BRUSSELS (Reuters) – The European Union and the United States reached a preliminary agreement to avoid major disruption in transatlantic data flows that had been jeopardised by a ruling of the EU top court, the EU Commission head and the U.S. President said on Friday.
Data transfers between the EU and the U.S. have faced a risk of major disruption since a ruling of the EU Court of Justice in 2020 which invalidated a previous arrangement aimed at balancing EU privacy concerns with U.S. surveillance measures.
“Today, we’ve agreed to unprecedented protections for data privacy and security for citizens,” Joe Biden said in a joint news conference in Brussels with the European Commission President Ursula von der Leyen.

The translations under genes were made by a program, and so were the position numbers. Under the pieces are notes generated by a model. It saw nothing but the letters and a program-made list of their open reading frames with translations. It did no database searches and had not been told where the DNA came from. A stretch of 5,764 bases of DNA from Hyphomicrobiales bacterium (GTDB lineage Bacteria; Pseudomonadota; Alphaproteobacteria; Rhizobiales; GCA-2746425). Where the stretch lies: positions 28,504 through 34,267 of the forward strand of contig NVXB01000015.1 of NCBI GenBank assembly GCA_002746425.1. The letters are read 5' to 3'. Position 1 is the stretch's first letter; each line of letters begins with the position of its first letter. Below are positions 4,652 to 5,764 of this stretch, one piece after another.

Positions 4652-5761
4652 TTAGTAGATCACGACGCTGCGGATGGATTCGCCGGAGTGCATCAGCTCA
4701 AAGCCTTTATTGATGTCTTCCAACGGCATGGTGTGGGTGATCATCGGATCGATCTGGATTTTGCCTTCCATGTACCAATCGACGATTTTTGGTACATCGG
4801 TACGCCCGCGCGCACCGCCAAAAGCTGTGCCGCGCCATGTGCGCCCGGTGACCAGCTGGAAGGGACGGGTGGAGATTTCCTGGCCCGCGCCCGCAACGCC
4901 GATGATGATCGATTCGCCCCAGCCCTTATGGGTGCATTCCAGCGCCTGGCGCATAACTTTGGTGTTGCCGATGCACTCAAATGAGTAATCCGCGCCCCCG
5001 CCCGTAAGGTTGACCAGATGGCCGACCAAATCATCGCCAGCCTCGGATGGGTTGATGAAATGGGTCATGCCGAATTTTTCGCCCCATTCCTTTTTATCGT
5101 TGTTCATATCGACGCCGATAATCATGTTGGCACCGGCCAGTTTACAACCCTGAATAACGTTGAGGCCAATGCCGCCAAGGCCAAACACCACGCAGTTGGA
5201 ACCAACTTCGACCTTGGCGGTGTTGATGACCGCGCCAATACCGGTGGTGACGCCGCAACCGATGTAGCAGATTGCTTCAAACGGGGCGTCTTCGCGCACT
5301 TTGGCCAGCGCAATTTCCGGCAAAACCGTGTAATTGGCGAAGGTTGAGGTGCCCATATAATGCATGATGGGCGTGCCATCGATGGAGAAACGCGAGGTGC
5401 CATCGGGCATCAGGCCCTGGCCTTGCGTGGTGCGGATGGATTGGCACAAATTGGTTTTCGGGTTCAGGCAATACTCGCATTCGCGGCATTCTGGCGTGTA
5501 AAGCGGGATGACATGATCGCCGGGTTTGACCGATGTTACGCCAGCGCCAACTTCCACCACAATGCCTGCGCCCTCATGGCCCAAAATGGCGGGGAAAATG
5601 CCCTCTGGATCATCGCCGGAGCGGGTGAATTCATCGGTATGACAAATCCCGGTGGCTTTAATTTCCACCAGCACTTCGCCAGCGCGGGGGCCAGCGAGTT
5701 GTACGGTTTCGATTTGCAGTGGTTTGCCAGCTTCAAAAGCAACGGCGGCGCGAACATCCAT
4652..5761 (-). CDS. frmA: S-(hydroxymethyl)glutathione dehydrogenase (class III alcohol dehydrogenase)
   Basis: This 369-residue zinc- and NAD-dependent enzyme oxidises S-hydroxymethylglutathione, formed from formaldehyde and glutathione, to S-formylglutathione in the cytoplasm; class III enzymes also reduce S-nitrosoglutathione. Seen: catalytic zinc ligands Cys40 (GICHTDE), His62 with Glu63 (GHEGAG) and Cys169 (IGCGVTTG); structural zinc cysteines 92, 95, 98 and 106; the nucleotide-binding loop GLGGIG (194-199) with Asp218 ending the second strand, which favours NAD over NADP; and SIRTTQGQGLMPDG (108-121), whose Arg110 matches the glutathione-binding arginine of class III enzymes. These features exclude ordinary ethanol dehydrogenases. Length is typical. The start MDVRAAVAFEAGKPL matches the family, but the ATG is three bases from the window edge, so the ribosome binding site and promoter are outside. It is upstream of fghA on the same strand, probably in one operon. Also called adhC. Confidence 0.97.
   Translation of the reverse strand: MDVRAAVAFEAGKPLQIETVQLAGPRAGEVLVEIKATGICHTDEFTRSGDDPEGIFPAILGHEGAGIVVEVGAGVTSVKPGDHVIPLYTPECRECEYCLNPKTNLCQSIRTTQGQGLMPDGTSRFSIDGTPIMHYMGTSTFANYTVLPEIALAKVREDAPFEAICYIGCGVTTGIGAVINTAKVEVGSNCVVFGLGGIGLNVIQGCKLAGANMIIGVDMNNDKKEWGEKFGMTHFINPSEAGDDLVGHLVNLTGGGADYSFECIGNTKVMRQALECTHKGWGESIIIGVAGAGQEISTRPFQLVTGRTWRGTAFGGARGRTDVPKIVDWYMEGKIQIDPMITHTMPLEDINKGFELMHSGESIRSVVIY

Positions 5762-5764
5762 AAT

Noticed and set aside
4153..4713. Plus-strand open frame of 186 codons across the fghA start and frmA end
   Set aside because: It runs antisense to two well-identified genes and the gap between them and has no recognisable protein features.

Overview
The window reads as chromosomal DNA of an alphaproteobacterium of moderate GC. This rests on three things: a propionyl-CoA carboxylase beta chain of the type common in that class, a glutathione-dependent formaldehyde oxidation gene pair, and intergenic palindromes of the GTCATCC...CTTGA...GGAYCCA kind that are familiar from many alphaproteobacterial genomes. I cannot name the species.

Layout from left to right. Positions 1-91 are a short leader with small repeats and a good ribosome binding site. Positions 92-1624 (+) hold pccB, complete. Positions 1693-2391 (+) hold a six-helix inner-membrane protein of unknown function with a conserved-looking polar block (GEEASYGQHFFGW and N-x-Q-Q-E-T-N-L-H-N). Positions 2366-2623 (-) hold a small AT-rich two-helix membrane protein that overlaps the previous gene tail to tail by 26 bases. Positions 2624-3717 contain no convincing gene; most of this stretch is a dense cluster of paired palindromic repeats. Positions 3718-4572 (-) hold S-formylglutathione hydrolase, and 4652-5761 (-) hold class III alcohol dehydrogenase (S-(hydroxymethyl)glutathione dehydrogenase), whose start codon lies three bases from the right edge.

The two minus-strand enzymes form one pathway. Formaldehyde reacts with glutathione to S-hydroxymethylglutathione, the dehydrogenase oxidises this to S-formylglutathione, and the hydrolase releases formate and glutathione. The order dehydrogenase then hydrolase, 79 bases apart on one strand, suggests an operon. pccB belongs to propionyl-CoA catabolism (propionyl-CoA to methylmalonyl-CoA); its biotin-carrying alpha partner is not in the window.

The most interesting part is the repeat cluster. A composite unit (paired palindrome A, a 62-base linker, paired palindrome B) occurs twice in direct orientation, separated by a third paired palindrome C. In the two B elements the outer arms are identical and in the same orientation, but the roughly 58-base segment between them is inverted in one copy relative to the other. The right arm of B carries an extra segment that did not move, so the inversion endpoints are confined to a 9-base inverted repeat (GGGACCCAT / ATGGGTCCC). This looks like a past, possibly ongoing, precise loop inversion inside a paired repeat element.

“I am very pleased that we have found an agreement in principle on a new framework for transatlantic data flows,” von der Leyen said.
“This will enable predictable and trustworthy data flows between the EU and U.S., safeguarding privacy and civil liberties,” she added, without elaborating.
Data privacy campaigners said they would study the pact.
“The final text will need more time, once this arrives we will analyze it in depth, together with our U.S. legal experts. If it is not in line with EU law, we or another group will likely challenge it,” said activist Max Schrems.
(Reporting by Francesco Guarascio; Editing by Toby Chopra)
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